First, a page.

Cybertracker Conservation Track and Sign Certification: Northwestern Oregon

At the end of September, 10 hearty wildlife trackers braved wind and many inches of rain to have their skills evaluated and certified by Mark Elbroch and myself along the Columbia River and in the Oregon Coast range. Here are a few highlights from the evaluation.

Garth Oldman inspects the work of a black bear who bit and ripped the bark off of this western red cedar tree. Such activity is typical scent marking behavior of bears. Oregon Coast Range. Garth Oldman inspects the work of a black bear who bit and ripped the bark off of this western red cedar tree. Such activity is typical scent marking behavior of bears. Oregon Coast Range.
The distinctive circular opening and fine toothmarks of a deer mouse feeding on Oregon white oak (Quercus garryana) acorns. Found in a space under a fallen log along the Columbia River, downstream from Portland Oregon. The distinctive circular opening and fine toothmarks of a deer mouse feeding on Oregon white oak (Quercus garryana) acorns. Found in a space under a fallen log along the Columbia River, downstream from Portland Oregon.
The scapula and humerus of a male sea lion found on Deer Island in the Columbia River. Male sea lions swim up the Columbia River to feed on salmon where they converge at fish passages below the first dam on the river. The scapula and humerus of a male sea lion found on Deer Island in the Columbia River. Male sea lions swim up the Columbia River to feed on salmon where they converge at fish passages below the first dam on the river.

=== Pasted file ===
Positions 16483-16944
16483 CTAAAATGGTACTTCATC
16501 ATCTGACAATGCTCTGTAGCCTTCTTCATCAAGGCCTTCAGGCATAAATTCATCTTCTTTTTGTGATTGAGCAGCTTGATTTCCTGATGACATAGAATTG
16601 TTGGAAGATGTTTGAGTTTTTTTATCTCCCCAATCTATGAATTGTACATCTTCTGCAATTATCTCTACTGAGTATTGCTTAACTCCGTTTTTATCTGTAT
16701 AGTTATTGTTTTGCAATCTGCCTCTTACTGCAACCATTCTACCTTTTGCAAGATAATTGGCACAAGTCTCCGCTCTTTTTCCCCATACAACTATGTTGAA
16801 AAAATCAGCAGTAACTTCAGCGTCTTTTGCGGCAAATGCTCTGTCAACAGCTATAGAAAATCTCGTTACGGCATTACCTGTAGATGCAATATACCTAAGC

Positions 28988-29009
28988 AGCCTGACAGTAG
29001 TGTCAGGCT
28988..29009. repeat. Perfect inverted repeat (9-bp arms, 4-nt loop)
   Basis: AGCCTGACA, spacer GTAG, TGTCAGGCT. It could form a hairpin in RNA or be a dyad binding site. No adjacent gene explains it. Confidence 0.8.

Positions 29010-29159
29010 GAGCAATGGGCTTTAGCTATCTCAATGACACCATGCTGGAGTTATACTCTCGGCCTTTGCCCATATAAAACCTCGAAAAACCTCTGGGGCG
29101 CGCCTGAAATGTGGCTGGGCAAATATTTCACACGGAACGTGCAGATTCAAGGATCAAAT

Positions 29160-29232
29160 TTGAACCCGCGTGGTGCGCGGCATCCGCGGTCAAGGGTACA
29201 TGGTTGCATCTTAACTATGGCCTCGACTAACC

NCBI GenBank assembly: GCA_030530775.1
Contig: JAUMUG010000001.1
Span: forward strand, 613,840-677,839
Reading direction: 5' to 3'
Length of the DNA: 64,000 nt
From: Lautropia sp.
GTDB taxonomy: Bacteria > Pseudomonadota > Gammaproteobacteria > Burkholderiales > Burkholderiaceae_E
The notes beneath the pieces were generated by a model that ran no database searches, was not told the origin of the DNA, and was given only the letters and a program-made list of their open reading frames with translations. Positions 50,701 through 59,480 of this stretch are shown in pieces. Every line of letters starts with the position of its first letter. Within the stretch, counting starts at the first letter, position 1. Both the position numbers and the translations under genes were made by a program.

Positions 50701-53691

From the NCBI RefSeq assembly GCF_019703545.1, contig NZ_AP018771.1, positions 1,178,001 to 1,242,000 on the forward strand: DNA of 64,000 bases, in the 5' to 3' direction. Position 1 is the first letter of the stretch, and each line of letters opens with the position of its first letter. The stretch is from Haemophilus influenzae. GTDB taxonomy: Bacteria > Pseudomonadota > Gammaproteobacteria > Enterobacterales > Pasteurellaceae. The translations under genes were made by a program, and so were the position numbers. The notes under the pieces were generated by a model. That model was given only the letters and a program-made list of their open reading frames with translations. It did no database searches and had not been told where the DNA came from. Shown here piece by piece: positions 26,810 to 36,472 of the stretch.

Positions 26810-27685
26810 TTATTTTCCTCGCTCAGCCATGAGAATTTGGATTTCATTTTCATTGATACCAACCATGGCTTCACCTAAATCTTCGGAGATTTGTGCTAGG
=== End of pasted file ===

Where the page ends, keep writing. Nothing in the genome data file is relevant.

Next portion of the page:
The unusual track pattern of a coyote missing one of its front feet. Note the circular imprint of the leg without the foot just to the left of a plant. The tracks of a raccoon can be found to the left of the coyote. The unusual track pattern of a coyote missing one of its front feet. Note the circular imprint of the leg without the foot just to the left of a plant. The tracks of a raccoon can be found to the left of the coyote.

Despite very challenging field conditions due to the weather, eight Level III certificates were awarded during this evaluation and one Level I certificate. For a complete list of certified wildlife trackers in North America click here.

 

Leave a comment:

Your email address will not be published. Required fields are marked *

Subscribe to Blog via Email

Enter your email address to subscribe to this blog and receive notifications of new posts by email.

Categories

Monthly Archives

Recent posts

Recent comments